SANTA FE, New Mexico — To the uninitiated, the phrase “tramp art” probably evokes a stereotypical hobo, train hopping with a cartoonish bindle or drinking moonshine around a fire pit. This was even the case for Laura Addison, curator of North American & European Folk Art at New Mexico’s famed Museum of International Folk Art, who organized No Idle Hands: The Myths and Meanings of Tramp Art, a massive survey of work within this genre.
“It was a learning occasion for me, because I had the idea that it was made by tramps,” said Addison, in an interview with Hyperallergic. “But more and more, it appears that’s not the case.”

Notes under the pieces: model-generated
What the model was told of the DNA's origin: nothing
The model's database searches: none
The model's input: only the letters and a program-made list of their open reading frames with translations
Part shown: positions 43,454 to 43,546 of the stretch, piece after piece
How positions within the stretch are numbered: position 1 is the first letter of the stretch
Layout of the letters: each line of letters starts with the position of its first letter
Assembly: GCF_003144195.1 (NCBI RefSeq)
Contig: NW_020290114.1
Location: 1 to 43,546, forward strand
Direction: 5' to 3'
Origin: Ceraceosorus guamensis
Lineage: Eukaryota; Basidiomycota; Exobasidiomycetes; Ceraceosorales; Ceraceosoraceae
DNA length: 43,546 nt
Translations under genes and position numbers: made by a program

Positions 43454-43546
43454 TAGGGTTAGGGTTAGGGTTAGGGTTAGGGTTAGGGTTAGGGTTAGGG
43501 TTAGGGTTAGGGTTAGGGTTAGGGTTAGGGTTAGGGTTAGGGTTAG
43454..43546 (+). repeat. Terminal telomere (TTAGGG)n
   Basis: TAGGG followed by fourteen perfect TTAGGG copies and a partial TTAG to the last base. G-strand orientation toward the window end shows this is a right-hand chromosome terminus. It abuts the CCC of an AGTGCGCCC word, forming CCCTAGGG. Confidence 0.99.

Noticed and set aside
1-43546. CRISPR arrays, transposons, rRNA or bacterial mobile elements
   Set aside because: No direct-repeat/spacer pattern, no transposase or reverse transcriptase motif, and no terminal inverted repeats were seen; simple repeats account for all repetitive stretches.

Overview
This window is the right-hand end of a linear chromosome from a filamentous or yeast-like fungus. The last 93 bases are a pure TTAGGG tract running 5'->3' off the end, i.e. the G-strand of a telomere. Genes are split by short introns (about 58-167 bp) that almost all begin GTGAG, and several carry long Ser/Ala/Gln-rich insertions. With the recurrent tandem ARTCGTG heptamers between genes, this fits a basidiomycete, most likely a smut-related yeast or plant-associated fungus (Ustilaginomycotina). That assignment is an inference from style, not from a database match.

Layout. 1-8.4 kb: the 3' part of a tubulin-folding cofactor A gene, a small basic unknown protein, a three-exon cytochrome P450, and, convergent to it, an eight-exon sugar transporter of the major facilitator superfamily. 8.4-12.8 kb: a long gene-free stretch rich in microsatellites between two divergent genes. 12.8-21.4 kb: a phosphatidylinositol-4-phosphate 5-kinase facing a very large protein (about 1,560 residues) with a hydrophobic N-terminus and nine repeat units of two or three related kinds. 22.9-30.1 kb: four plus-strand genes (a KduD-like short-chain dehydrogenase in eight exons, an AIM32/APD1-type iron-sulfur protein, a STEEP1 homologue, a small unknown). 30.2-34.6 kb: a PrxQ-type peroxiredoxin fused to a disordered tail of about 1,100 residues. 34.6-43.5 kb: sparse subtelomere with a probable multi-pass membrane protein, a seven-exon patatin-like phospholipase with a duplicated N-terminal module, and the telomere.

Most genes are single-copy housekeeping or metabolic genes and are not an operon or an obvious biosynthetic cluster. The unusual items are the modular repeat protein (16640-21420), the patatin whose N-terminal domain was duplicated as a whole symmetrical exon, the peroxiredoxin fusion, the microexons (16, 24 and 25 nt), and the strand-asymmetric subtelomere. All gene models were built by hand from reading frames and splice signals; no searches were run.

“[Tramp art] was made by family men with settled home lives,” writes Addison in an article for the spring 2017 issue of El Palacio. “Signed tramp art pieces and anecdotal evidence demonstrate that is was a working class pursuit characterized by pragmatism and thrift.” Indeed, it is difficult to imagine someone with an itinerant lifestyle having any need for the decorative boxes, picture frames, furniture, and devotional objects, decorated with repetitious and painstaking care that are characteristic of tramp art.